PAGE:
Frequently Asked

Find answers to the most commonly asked questions

What is metabolic disease?

Metabolic disease is a serious condition that raises the risk of developing heart disease, diabetes, stroke, and other health problems. Metabolic risk factors include:

  • BMI above 30 or a waist circumference of 35 for women and 40 for men
  • High blood pressure
  • High triglyceride levels (fat in your blood)
  • Raised blood sugar
  • Lower HDL or “good” cholesterol

One can have any one of these risk factors by itself, but they tend to occur together. Once someone develops three risk factors, they have metabolic disease.

What is an Inspirator?

An Inspirator is a personal coach. We call our coaches Inspirators because they do so much more than simply coach – they educate, motivate, hold their participants accountable, and are 100% committed to seeing each of their participants achieve their goals. They inspire them to become the best version of themselves.

What is the Newtopia genetic test?

A genetic testing kit will be sent to participants after they’ve completed their Welcome Call. The test is saliva-based swab test, so participants are able to easily collect the samples at home. The postage is already paid by us and the return package is labelled.

How does the genetic test work?

Newtopia Genetics looks at 7 genes that affect weight, stress, and lifestyle. Looking at these 7 genes helps us make the best recommendations for each participant as it relates to their diet, activity, and behavior change.

Who sees the results from the genetic test?

Only a participant’s Inspirator receives the results to review and prepare a genetic reveal. They will use the information to customize the participant’s program to ensure that every aspect of their health is covered. These results are never shared with the participant’s employer or insurance provider.

What does the Body Fat Gene (FTO) do?

If a participant has a variation in this gene, compared to those without this genetic variation, their body may have a more difficult time breaking down and using carbs. When these are eaten in excess, they are more likely to convert these calories into fat. In addition, regular exercise at a higher intensity combined with dietary modification will help them achieve their health goals.

What does the Eating Behavior Gene (DRD2) do?

If a participant has a variation in this gene they may have a reduced dopamine uptake. Dopamine is our pleasure hormone. If the brain does not receive enough dopamine, it will continue searching for satisfaction (other methods to increase pleasure) elsewhere. This can lead to eating more foods that may be associated with a feeling of pleasure.

What does the Appetite Gene (MC4R) do?

If a participant has a variation in this gene the message that they’ve had enough to eat is delayed. When the hormone leptin is released it sends a signal from our digestive system to our brain communicating fullness. Because the signal is delayed someone with a variation in this gene may have a tendency to overeat, which can lead to weight gain.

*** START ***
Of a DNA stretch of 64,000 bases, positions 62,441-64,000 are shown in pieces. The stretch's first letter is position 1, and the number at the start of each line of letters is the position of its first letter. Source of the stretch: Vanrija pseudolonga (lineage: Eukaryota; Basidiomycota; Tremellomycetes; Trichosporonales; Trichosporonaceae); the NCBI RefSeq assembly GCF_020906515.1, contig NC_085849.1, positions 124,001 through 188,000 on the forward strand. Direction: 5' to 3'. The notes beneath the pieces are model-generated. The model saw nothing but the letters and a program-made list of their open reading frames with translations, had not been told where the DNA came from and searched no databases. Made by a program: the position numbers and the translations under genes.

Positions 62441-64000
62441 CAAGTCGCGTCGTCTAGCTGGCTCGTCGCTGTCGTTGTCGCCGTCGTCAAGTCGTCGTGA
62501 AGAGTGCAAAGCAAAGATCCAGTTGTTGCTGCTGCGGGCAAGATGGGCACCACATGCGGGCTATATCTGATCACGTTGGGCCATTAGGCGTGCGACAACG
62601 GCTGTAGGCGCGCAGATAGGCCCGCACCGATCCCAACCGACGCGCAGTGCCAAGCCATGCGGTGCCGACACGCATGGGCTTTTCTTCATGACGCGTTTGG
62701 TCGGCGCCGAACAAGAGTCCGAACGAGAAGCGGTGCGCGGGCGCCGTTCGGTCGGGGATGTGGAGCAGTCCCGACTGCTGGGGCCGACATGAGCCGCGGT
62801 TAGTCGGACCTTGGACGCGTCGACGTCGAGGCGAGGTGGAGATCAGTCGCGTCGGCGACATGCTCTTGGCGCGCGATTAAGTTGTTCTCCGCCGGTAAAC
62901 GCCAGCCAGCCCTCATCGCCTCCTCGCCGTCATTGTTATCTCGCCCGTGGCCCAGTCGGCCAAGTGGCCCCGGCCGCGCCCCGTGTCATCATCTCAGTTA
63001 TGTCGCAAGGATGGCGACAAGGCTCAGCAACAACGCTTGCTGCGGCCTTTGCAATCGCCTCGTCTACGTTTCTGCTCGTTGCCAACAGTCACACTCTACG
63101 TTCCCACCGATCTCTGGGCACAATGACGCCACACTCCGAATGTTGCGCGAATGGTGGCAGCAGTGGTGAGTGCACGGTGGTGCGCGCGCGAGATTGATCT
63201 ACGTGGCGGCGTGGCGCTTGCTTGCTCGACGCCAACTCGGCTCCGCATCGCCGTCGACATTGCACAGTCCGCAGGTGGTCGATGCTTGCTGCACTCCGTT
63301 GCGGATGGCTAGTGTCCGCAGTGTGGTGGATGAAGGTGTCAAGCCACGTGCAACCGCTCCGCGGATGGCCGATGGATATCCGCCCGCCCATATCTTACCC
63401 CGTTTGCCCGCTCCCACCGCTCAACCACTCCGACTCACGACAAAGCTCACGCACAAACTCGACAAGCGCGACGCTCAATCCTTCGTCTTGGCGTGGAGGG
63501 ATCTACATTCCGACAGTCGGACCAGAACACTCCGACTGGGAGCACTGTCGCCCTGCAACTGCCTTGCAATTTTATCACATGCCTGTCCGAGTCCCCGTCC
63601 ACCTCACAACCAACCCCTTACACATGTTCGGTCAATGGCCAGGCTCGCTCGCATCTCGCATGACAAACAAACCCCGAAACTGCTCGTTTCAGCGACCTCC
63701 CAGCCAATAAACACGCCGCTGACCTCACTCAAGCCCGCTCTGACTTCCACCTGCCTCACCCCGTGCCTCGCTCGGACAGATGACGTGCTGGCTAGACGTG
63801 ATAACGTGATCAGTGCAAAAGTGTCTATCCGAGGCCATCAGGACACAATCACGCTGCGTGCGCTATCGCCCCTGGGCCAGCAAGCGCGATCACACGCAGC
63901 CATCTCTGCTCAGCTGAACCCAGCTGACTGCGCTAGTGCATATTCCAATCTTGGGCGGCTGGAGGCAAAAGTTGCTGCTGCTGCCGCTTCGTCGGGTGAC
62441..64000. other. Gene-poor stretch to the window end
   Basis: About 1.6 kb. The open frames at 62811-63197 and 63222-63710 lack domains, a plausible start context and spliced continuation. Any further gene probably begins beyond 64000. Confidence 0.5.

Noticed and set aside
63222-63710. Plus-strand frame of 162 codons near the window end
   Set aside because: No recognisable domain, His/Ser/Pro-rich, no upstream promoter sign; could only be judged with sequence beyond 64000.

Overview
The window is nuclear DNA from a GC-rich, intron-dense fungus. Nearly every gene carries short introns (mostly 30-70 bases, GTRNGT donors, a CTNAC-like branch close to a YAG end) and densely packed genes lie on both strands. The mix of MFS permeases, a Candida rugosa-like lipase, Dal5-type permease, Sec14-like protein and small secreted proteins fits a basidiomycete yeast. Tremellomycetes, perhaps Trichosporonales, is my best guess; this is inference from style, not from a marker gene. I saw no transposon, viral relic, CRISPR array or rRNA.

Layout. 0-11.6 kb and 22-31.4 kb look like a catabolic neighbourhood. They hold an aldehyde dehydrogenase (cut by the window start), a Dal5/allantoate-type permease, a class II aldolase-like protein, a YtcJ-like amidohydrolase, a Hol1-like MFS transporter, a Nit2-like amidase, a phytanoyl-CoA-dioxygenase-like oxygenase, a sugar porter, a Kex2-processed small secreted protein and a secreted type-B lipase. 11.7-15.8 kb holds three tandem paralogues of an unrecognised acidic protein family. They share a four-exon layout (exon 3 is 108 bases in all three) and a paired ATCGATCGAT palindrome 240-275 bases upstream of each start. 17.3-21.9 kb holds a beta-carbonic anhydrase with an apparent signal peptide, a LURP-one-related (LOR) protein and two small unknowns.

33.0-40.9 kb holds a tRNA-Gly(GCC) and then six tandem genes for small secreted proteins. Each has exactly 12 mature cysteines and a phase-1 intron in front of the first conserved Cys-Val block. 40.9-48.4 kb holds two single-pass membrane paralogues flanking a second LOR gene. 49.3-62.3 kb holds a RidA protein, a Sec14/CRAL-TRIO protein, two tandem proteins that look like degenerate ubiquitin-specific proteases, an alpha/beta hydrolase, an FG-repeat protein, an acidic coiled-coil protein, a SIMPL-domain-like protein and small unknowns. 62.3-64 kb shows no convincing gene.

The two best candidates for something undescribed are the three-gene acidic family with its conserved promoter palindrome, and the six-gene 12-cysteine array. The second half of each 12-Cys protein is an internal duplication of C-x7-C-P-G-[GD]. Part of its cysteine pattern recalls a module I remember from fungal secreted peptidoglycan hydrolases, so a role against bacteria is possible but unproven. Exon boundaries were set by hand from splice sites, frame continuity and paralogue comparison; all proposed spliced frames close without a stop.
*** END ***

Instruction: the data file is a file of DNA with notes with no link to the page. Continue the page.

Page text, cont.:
What does the Resilience to Stress Gene (BDNF) do?

Participants with a variation in this gene might find difficult situations harder to manage and may be more likely to feel stressed or overwhelmed by daily annoyances. Given that BDNF impacts your ability to manage stress, you may find you are more likely to experience low mood related to challenging life events. Low levels of BDNF in the brain have also been shown to increase appetite and decrease energy expenditure which can lead to overeating and weight gain. Regular exercise that releases endorphins (feel-good hormones) combined with dietary modification will help boost their mental fitness, lower stress levels, and reduce their risk of obesity.

What does the Caffeine Gene (CYP1A2) do?

Participants with a variation in this gene breakdown and use caffeine at a slower rate, and tend to experience the effects of caffeine to a greater degree and for a longer duration. As a slow metabolizer of caffeine, consuming too much may increase your risk of hypertension and other cardiac events. Remember caffeine is a stimulant that promotes the stress response. This causes a rise in heart rate, breathing rate, and blood pressure. Over time these can be detrimental to our health.

What does the Clock Gene (CLOCK) do?

Participants with a variation in this gene may have issues regulating their sleep-wake cycle, which is linked to less sleep duration. Sleep occupies approximately one-third of our lives and is considered an essential component to both physical and mental health. While occasional sleep deprivation isn’t usually a problem, long-term sleep deprivation has several complications such as difficulties with weight management and our abilities to cope with stress.

What does the Exercise Gene (CADM2) do?

Participants with a variation in this gene may have difficulties finding the motivation to exercise. This makes finding your “why” or reasons to exercise a top priority. Having an active lifestyle can improve nearly every aspect of health and is essential for optimal mental and physical well-being.